by Heshler (#36053586) Attached to: A New Human-Seeking Drone, Much Cheaper Than a Predator
What's with the Canada flag on the story? Not only is there not mention of Canada anywhere in the story, it's kind of annoying that whenever there's a tech development in Canada, Slashdot editors seem to assert that the most important feature of this development is that it is Canadian, rather than the cool tech. This is kind of condescending. Don't forget who won the recession.

Comment: Deeper Meaning (Score 1) 195

by Heshler (#35961664) Attached to: White iPhone 4 Coming Today
While it may seem to many that this is a complete and utter non-story, I think there are deeper racial issues that arise. See? Black iPhones are a metaphor for black people. White iPhones are a metaphor for white people. It's so obvious when you think about it. Perhaps this Apple product release signifies the splitting of a community along an arbitrary line, forcing people to chose sides, or worse, have their side chosen for them. We must thank Apple and Slashdot for bringing this issue to light, and make sure to discuss this until we can reach the true, fundamental meaning of the event.

Comment: Makes No Sense (Score 1) 791

by Heshler (#35561138) Attached to: CS Prof Decries America's 'Internal Brain Drain'
The summary seems to indicate that the statements "foreign tech workers and scientists represent exceptional ability and are thus vital to American innovation" and "those admitted are no more able, productive, or innovative than America's homegrown talent" are in contradiction. This is not the case. American companies can be the most successful in the world by accumulating as much brainpower as possible. This is done by hiring both Americans AND foreigners. I.e, hire the best people for the job, giving advantage to those who will work for less. America and the West are going to have to sooner or later get over the fact that in a global economy, you can't get employment favoritism simply because you live in a certain country that you happen to think is "better" than other countries. You need to have higher productivity than those you are competing against, and unfortunately, higher American living costs might put you out of luck.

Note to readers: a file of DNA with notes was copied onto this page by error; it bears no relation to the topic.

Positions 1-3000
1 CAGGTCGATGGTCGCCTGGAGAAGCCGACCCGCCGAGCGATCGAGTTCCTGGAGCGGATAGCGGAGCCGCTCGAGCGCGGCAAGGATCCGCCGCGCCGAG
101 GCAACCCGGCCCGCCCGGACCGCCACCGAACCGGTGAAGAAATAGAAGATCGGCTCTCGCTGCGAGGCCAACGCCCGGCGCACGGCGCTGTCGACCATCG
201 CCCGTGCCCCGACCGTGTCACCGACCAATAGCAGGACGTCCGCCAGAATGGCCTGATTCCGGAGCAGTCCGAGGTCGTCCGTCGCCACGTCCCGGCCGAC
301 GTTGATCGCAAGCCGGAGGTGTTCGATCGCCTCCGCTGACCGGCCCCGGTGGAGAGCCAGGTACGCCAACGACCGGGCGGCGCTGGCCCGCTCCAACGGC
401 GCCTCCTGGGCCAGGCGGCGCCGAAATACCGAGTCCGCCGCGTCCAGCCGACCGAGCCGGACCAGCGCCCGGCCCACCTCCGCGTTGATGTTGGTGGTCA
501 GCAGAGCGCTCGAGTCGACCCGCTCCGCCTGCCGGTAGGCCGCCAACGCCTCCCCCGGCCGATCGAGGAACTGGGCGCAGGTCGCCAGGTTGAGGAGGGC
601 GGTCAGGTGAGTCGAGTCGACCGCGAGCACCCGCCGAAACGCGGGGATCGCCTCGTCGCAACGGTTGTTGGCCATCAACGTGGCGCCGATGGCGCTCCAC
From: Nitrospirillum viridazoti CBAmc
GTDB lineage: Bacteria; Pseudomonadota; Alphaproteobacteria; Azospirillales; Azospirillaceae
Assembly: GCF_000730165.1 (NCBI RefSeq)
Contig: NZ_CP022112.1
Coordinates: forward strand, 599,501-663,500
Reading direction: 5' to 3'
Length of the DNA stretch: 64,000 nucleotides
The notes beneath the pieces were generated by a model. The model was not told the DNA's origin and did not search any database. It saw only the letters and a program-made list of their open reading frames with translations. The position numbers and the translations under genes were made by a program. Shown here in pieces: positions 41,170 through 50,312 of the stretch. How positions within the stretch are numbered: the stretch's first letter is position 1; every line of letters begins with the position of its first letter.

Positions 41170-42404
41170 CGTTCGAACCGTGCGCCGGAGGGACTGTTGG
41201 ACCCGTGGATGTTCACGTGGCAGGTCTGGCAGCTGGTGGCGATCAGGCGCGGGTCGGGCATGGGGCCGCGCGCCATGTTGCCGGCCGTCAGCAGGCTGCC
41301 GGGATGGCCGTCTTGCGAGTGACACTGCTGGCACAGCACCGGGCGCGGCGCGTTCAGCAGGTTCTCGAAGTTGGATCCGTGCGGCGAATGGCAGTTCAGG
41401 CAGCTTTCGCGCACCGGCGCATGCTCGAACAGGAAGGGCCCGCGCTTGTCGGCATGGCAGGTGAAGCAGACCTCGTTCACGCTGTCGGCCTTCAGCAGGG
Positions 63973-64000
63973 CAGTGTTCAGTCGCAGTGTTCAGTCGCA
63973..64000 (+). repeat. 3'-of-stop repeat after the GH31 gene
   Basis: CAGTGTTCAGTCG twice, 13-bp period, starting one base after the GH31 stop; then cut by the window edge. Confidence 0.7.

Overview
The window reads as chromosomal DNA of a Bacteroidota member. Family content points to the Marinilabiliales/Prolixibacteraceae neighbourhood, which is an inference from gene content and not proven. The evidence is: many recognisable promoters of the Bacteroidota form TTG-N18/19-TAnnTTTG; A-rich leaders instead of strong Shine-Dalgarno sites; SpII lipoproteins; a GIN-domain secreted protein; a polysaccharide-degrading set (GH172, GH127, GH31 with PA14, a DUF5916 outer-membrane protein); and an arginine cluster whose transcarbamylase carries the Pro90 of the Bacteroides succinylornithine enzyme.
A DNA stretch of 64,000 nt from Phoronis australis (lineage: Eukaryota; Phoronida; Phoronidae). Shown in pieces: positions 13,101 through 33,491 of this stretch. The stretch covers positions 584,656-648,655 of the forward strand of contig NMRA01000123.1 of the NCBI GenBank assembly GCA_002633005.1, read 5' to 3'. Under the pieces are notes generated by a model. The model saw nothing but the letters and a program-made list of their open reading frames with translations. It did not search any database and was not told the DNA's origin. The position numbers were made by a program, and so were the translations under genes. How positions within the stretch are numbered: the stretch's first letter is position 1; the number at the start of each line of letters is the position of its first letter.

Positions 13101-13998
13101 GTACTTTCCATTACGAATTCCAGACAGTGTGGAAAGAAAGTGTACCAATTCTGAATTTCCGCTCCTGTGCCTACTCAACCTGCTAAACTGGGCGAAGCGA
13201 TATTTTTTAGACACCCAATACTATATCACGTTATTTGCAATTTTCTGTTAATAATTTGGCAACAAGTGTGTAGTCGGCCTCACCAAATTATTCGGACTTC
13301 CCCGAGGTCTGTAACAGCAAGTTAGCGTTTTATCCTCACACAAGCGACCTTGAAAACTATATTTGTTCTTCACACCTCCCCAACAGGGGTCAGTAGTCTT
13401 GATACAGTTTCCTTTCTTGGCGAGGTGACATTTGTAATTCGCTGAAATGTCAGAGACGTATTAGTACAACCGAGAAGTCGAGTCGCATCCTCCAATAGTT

Comment: The main problem (Score 2, Insightful) 350

by Heshler (#33149962) Attached to: Why Wave Failed
Unintuitive editing. I tried it a few times, and kept ruining waves with new sections or comments that I couldn't delete, and I had trouble keeping things organized. If the product had been easier to learn without instruction manuals, I would be using it a lot, but as it stands I don't have the patience to learn it and get anyone I want to collaborate to learn it too. It was just too much effort.

Comment: One thing missing... (Score 2, Interesting) 95

by Heshler (#32876734) Attached to: New Google Research On Social Networks
I read through the whole slide set, and it was very insightful as to the subdivisions of the network and the influences therein. The conclusions were pretty strong, however there is one issue that could make it difficult to create tools that will be the next Facebook. The problem is that although people in the studies privately categorized their "friends" into different groups and different closeness, I don't think they would be willing to share information on the closeness-level of relationships and the categories in some cases. In fact, I would be hesitant to do that on my own facebook profile if there were options, as people might see my computer. Furthermore, I would also be hesitant to post status updates that were addressed to a specific group of people, for fear of leaving the others out. What if I had to confess to someone I like that I do, in fact, use Facebook a lot, but I simply don't include them in my interactions there? The slides mention that people have workarounds like using entirely different networking services to comunicate with different groups, and I don't see this changing without an innovative implementation of a social network.

Nothing is impossible for the man who doesn't have to do it himself. -- A.H. Weiler